Alexandria, Va. – A federal magistrate judge has ruled that
the government may access the records of a number of Twitter users as part of
its investigation into documents distributed on WikiLeaks. The government is
seeking Twitter account data for, among others, WikiLeaks founder Julian
Assange; Bradley Manning, who is suspected of leaking the classified documents
to WikiLeaks; and Birgitta Jonsdottir, a member of Iceland’s parliament.

ACLU and Electronic Frontier Foundation (EFF) challenged the government’s
attempt to obtain the Twitter records, arguing violations of the First and
Fourth Amendments.

But the judge ruled in favor of the government’s request,
declaring it legal because it does not seek the "content" of Twitter
postings, only records relating to Twitter accounts.

The judge denied a request
to unseal the government’s application to obtain the Twitter records, but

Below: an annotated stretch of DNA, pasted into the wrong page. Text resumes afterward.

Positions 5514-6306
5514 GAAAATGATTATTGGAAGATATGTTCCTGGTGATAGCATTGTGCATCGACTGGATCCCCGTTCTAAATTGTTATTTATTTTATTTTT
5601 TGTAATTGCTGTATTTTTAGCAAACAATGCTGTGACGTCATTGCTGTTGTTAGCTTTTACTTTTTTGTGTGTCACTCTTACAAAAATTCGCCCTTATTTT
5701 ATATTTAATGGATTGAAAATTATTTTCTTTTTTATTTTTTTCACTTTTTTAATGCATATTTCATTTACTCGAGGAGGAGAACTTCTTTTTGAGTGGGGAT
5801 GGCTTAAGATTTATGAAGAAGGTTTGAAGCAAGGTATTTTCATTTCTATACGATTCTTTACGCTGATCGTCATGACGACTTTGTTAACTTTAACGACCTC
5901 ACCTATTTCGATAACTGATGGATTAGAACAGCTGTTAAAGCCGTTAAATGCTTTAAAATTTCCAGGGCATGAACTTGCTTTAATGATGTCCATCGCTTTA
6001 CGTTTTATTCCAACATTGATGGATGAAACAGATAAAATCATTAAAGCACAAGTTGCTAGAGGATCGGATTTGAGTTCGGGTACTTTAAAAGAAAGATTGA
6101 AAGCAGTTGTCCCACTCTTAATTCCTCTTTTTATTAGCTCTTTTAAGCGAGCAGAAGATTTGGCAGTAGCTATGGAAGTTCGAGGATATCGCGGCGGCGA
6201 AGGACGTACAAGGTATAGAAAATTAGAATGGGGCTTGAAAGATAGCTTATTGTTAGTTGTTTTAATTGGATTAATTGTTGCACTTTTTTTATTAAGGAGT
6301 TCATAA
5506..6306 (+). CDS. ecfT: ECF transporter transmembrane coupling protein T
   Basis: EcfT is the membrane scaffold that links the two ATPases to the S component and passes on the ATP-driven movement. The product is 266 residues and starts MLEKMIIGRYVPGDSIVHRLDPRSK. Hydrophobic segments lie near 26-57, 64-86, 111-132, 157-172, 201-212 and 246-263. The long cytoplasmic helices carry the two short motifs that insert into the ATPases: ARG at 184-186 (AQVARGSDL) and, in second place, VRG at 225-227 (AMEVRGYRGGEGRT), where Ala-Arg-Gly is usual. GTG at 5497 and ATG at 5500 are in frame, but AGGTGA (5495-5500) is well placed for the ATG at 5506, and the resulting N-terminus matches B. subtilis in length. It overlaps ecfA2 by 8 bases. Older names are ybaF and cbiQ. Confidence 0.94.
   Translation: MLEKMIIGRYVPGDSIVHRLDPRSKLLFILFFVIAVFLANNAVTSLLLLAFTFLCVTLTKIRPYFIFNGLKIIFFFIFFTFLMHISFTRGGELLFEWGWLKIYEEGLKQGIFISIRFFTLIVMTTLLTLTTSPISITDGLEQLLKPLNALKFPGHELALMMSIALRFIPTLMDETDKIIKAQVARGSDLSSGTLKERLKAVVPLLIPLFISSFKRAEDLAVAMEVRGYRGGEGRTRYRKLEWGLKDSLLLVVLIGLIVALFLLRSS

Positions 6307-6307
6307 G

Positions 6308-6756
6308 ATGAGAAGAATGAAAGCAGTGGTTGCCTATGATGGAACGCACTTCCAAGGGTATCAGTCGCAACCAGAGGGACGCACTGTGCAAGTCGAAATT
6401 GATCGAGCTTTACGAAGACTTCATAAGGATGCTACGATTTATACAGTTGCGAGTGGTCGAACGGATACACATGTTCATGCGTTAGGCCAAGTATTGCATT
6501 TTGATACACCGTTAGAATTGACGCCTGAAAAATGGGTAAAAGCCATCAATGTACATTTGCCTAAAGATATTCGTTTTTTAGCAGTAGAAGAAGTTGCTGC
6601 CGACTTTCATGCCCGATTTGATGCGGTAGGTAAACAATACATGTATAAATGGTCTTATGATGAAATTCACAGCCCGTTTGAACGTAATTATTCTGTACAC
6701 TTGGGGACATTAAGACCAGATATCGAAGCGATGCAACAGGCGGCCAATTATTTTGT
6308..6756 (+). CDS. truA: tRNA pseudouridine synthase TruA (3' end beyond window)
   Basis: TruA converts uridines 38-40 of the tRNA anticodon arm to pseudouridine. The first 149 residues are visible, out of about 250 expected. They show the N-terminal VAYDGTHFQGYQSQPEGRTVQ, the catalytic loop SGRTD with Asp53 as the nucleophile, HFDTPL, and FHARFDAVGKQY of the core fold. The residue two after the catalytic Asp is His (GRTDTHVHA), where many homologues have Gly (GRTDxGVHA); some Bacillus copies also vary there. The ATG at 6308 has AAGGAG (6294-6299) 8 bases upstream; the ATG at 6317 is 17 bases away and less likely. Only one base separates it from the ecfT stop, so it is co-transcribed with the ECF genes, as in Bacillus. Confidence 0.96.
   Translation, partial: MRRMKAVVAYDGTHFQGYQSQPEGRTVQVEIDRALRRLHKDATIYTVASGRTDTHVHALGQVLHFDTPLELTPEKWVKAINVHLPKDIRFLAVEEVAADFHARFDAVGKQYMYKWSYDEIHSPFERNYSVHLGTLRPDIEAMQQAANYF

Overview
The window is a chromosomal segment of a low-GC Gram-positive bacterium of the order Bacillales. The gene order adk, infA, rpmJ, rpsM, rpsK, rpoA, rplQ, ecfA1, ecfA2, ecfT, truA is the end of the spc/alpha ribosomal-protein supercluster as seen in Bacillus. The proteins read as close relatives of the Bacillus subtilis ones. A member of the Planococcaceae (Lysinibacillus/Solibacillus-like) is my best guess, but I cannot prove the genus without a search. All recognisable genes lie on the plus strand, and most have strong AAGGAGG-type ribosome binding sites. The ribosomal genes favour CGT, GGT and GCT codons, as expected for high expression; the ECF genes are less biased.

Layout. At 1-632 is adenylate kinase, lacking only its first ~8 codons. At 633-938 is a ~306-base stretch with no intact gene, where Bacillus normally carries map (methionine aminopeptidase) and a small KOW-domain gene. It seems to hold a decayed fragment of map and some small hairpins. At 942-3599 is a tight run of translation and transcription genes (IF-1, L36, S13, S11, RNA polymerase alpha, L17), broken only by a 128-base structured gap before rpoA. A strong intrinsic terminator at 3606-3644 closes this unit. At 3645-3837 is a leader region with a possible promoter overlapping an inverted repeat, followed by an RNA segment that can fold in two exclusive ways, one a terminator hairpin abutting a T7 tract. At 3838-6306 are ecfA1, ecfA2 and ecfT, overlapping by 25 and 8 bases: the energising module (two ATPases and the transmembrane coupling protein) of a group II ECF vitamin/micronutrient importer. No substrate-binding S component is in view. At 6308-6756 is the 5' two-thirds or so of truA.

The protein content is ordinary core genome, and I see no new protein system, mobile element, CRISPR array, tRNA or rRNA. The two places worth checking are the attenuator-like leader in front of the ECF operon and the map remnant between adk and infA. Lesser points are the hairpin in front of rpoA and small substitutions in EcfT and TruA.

unsealed the order itself.

According to the newly-unsealed order, the
government is seeking phone numbers and physical addresses connected to the
accounts; IP addresses used to access the accounts, and time and duration of
access points; and sizes of files transferred via the accounts on Twitter.

disappointed that the court did not recognize that people using digital tools
deserve basic privacy and that the government should be required to meet a high
standard before it demands private information about you from the online
services you use, be they Twitter, Facebook, Gmail or Skype," said EFF
legal director Cindy Cohn.

The EFF and ACLU plan to appeal the ruling.



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